As Sports Illustrated noted, these coaches quit at ages when many coaches’ careers are just taking off. Nick Saban was 55 when he became the head coach at Alabama, and he’s won six titles since then, and counting. Tom Osborne won his first national title at Nebraska at 57; Bobby Bowden was 65 when he won his first national championship at Florida State.
The demands and pressures of the job, which have increased exponentially as college football has become big business, have worn out even the best and toughest coaches. It’s becoming a younger man’s job. How many more times will we see coaches coaching into their 70s a la Joe Paterno, Bowden and now Saban?
The average age of the 16 D-I coaches who were hired during the 2021 offseason was 46.2; if you don’t count 65-year-old Terry Bowden, who has nine years on the next oldest coach, it’s 44.9. Only five of the 16 coaches were over 50 and four of them were between 34-40.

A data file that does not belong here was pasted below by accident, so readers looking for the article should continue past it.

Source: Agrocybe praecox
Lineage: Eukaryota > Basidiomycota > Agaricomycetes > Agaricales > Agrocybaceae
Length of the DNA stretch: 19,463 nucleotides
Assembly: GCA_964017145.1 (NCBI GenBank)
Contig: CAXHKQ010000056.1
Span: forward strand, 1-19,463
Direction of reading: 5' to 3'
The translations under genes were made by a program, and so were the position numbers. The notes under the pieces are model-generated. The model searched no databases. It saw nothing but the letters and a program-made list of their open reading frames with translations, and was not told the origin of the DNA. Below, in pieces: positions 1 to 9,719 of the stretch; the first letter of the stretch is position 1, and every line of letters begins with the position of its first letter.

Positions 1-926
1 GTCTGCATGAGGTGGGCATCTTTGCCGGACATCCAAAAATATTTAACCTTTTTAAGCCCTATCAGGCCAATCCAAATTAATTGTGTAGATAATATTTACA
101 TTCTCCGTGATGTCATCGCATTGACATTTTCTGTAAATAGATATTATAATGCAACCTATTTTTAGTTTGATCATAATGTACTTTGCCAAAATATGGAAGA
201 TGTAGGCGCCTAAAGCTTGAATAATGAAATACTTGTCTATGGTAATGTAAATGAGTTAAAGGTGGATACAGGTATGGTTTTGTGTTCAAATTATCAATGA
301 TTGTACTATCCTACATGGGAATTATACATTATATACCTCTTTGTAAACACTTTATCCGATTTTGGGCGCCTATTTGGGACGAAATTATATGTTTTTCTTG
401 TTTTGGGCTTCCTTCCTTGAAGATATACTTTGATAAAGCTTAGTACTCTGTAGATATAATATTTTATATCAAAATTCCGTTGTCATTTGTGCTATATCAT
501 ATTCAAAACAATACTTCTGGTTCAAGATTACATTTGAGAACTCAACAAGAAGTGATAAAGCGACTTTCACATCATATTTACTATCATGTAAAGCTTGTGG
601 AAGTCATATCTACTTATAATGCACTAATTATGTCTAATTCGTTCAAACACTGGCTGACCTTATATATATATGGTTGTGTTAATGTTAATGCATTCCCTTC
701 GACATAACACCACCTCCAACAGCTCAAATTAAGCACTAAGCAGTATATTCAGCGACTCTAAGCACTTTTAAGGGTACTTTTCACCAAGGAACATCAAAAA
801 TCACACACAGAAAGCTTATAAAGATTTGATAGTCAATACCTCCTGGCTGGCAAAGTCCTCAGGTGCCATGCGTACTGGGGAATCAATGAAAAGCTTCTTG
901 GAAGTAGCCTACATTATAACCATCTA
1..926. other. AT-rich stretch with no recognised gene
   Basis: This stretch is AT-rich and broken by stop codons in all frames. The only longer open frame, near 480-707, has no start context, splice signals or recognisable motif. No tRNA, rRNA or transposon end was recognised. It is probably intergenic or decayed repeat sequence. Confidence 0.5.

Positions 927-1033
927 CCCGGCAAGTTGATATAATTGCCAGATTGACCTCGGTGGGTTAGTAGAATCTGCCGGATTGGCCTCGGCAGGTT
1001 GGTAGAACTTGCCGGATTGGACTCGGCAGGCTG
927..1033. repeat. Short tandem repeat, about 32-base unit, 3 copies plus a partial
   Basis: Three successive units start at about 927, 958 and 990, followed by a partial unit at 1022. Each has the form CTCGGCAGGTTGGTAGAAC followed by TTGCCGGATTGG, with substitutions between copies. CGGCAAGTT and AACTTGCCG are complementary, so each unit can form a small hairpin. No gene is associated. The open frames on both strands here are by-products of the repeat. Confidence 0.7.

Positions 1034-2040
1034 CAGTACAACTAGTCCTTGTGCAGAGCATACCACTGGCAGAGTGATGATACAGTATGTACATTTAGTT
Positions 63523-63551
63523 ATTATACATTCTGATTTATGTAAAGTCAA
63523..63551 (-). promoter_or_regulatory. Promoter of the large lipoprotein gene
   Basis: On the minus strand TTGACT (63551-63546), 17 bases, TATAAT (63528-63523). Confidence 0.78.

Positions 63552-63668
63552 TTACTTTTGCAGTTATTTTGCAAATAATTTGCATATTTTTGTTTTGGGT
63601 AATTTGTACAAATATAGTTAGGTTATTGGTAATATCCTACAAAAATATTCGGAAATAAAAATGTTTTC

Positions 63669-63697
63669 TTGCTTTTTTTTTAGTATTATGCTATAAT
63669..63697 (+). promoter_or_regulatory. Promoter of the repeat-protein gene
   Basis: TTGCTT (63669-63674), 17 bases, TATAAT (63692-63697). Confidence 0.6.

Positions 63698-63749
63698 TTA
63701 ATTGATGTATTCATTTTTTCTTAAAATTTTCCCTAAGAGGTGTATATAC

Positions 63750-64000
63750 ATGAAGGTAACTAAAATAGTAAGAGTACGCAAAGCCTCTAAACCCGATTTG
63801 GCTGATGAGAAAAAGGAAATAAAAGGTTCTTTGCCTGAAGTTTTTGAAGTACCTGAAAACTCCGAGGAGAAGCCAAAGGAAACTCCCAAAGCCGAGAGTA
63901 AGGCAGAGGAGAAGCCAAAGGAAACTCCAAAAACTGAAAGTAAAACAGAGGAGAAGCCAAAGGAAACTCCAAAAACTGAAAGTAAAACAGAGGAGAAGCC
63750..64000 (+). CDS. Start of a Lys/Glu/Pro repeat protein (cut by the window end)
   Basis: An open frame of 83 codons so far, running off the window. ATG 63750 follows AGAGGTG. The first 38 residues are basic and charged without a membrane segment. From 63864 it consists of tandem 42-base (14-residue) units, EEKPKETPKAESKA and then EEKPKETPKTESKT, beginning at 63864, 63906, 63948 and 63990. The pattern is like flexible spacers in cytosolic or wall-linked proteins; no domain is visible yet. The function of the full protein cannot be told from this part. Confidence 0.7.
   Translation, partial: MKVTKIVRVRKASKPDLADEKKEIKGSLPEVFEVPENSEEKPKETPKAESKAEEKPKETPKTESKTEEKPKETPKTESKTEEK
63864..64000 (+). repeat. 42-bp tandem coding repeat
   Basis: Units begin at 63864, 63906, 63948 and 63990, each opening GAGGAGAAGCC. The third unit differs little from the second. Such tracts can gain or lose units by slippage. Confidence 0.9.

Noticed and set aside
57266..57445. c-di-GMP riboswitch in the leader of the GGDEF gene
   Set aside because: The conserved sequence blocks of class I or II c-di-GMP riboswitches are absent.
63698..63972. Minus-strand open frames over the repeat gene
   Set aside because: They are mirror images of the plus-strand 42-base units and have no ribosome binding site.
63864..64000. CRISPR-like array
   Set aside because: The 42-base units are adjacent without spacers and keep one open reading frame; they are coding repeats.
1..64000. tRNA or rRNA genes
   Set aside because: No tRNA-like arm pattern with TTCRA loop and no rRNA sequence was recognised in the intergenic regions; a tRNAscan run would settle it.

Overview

In 2020, USA Today reported that about 75% of all coaching staffs average 45 years of age. The newspaper also noted the following: at least eight of those staffs didn’t have a single coach over 50; 26 FBS programs averaged under 40 years; 14 of the 21 coaches hired in 2020 were under the age of 45 and just one over the age of 60.
All of which brings us to Kyle Whittingham. He has spent 36 of his 62 years as a football coach, 18 of them as Utah’s head coach, same as Stoops. There is speculation — rumors — that he is going to retire after the season. If he were asked, Whittingham, an insular, self-contained man, would not tip his hand. He’s all business and he wouldn’t do anything to distract his team. But it wouldn’t be surprising if he walked away from the job.